Ex-AAFES official plea bargains, will admit taking bribes
PYEONGTAEK, South Korea — Former AAFES official H. Lee Holloway has made a plea bargain with federal prosecutors in which he admits to taking bribes to help an Internet firm keep its lucrative business on U.S. military communities in South Korea, according to documents filed in a Dallas federal court.
Holloway also has admitted to tax fraud, according to the documents, filed Thursday in U.S. District Court for the Northern District.
Holloway was Army and Air Force Exchange Service general manager at Osan Air Base, South Korea, from June 2000 through August 2005. He has pleaded guilty to conspiracy to defraud the United States, and to filing a false income tax return.
The documents do not spell out the terms of his plea agreement.
Holloway allegedly took the bribes from Jeong Gi-hwan, chief executive of SSRT, which had a $206 million contract with AAFES to provide home Internet and phone service on U.S. military installations in South Korea.
Federal prosecutors contend in the document that Holloway "knew that SSRT was not" meeting the terms of its AAFES contract, and at first tried to end SSRT’s contract.
However, according to the document, "After the payments from Jeong to Holloway began, and as the result of those payments, Holloway used official acts and influence to support and expand that contractual relationship."
The alleged bribes were paid from May 2003 to April 2005 and amounted to "no less than $70,000 in cash, stock offerings, entertainment, travel expenses, and other things of value," according to the document. Prostitutes, dining and drinking were among the expenditures, according to other prosecution documents in the case.
The expected profit to SSRT from Jeong’s alleged bribery of Holloway "was no less than $20 million," according to the documents.
Holloway "used the proceeds of the agreement and scheme with Jeong" in part to make improvements to his property in Hamilton, Ga., and to buy personal property, the documents state.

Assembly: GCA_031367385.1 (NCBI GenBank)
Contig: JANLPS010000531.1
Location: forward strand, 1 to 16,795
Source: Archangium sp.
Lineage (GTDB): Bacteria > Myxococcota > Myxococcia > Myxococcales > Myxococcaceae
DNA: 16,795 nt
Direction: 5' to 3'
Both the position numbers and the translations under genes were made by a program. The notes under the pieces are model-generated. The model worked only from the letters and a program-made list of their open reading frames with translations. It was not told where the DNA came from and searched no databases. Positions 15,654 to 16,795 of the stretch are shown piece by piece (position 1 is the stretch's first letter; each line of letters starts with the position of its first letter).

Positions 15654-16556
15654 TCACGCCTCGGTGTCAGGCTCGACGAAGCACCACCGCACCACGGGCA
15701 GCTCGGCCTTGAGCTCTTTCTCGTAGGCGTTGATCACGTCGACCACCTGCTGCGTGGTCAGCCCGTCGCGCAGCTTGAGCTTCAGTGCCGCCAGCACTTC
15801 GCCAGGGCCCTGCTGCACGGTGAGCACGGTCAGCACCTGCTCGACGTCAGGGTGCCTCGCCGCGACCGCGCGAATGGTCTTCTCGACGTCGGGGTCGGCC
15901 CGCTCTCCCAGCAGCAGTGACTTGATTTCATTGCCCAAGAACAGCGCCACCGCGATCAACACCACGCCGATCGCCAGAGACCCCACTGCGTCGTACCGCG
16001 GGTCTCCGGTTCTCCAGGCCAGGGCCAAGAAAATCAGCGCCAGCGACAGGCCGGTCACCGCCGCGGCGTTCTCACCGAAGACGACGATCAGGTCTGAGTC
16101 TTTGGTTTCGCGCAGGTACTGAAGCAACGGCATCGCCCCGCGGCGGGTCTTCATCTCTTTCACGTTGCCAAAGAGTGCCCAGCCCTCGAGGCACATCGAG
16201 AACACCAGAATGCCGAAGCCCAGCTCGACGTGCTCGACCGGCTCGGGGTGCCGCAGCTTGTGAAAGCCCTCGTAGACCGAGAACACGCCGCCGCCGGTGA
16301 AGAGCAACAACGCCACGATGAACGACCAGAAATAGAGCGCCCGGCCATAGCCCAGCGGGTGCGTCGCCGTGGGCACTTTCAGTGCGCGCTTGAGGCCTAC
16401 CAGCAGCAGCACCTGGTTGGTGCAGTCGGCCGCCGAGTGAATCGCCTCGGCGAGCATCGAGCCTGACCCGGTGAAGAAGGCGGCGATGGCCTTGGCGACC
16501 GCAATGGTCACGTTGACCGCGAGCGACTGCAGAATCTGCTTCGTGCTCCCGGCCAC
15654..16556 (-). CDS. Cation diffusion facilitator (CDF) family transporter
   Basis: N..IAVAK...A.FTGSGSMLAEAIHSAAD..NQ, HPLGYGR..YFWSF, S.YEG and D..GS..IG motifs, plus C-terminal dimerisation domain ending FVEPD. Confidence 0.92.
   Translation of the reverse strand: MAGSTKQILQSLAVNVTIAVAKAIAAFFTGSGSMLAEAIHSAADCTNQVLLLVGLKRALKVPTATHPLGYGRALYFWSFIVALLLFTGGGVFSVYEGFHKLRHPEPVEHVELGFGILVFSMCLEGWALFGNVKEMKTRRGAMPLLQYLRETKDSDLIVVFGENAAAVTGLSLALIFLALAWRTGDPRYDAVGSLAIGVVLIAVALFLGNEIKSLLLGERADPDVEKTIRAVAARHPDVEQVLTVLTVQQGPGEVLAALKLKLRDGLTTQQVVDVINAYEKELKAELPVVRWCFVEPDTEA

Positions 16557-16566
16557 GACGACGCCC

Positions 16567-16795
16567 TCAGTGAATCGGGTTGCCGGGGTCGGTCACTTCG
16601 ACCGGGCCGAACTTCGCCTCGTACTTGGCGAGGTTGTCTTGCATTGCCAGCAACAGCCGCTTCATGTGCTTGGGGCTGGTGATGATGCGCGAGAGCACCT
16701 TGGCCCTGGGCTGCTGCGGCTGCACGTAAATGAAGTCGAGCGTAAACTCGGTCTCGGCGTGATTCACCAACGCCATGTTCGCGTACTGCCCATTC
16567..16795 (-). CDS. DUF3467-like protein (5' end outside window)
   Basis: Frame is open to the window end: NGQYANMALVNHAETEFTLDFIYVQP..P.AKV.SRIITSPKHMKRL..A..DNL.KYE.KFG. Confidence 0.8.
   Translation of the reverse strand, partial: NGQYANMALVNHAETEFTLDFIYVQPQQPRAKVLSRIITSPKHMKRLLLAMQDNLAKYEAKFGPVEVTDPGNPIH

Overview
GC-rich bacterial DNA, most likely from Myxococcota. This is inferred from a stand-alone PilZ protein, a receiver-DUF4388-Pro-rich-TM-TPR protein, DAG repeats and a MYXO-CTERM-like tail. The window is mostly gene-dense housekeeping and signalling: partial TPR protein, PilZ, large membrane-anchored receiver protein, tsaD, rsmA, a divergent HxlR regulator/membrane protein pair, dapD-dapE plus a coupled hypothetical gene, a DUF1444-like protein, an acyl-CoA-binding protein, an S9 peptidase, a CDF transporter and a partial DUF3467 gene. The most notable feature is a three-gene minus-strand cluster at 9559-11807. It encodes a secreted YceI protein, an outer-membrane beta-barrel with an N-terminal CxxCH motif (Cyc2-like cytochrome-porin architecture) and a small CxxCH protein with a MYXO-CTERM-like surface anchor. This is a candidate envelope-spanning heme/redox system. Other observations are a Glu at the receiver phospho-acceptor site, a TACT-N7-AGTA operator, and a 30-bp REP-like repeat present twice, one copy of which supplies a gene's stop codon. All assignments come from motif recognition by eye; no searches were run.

Holloway "deliberately failed to report as income the payments he received from Jeong" by filing false income tax returns for tax years 2003, 2004 and 2005, according to the documents.
SSRT was forced to give up the contract in January 2007, in part because of "SSRT’s inability to provide services, SSRT’s high rates, and complaints from servicemembers who were unable (to) communicate with their families through SSRT’s promised services," the documents say,
Holloway resigned in January 2007. At the time he was AAFES general manager at Fort Benning, Ga., and federal agents were pursuing the bribery allegations.
Holloway has declined to be interviewed by Stars and Stripes.
Federal agents arrested Jeong at AAFES headquarters in Dallas last month on bribery and conspiracy charges arising from SSRT’s contract with AAFES. He’s being held in a low-security prison outside Dallas pending further action in the case.
Prosecutors in the case could not be immediately reached for comment Friday.
Lawyers for Jeong say he’s victim of alleged extortionPYEONGTAEK, South Korea — The South Korean businessman being held in Dallas on federal bribery conspiracy charges is the victim of alleged extortion by former AAFES officials, according to court papers filed by his lawyers.
The businessman, Jeong Gi-hwan, is chief executive of SSRT, which from 2001 to 2007 provided home Internet and phone service to U.S. military communities in South Korea under contract with the Army and Air Force Exchange Service.
He is being held in Dallas on accusations that he bribed former AAFES officials, including H. Lee Holloway, to ensure that SSRT could hold the AAFES contract.
Jeong’s defense attorneys have filed court papers saying Holloway used his position "to extort money" from Jeong by threatening to unfairly derail the SSRT contract.
Reached in Dallas by phone Friday, Jeong’s lead defense counsel, Raymond V. Jobe, said the defense would dispute the allegations.
"The corrupt influence appears, based on what I’ve seen, to have been injected into the situation by AAFES, and we’ll have to dig in and take a look and see what the evidence bears out," Jobe said.
A South Korean court convicted Jeong in January 2007 of interfering with foreign trade for bribing AAFES officials in connection with the SSRT contract. He and SSRT, also known as Samsung Rental Corp. Ltd., were fined what totaled about 30 million won, or about $31,700. An appellate court upheld the conviction in September.
But Jeong is appealing it to the South Korean Supreme Court, according to a defense document filed in Dallas.
AAFES awarded SSRT the $206 million contract in November 2001 in what federal authorities contend was a corrupt bidding process.
Jeong was forced to give up the AAFES contract in January 2007 in the face of his prosecution on South Korean bribery charges.
The contract is currently held by LG Dacom.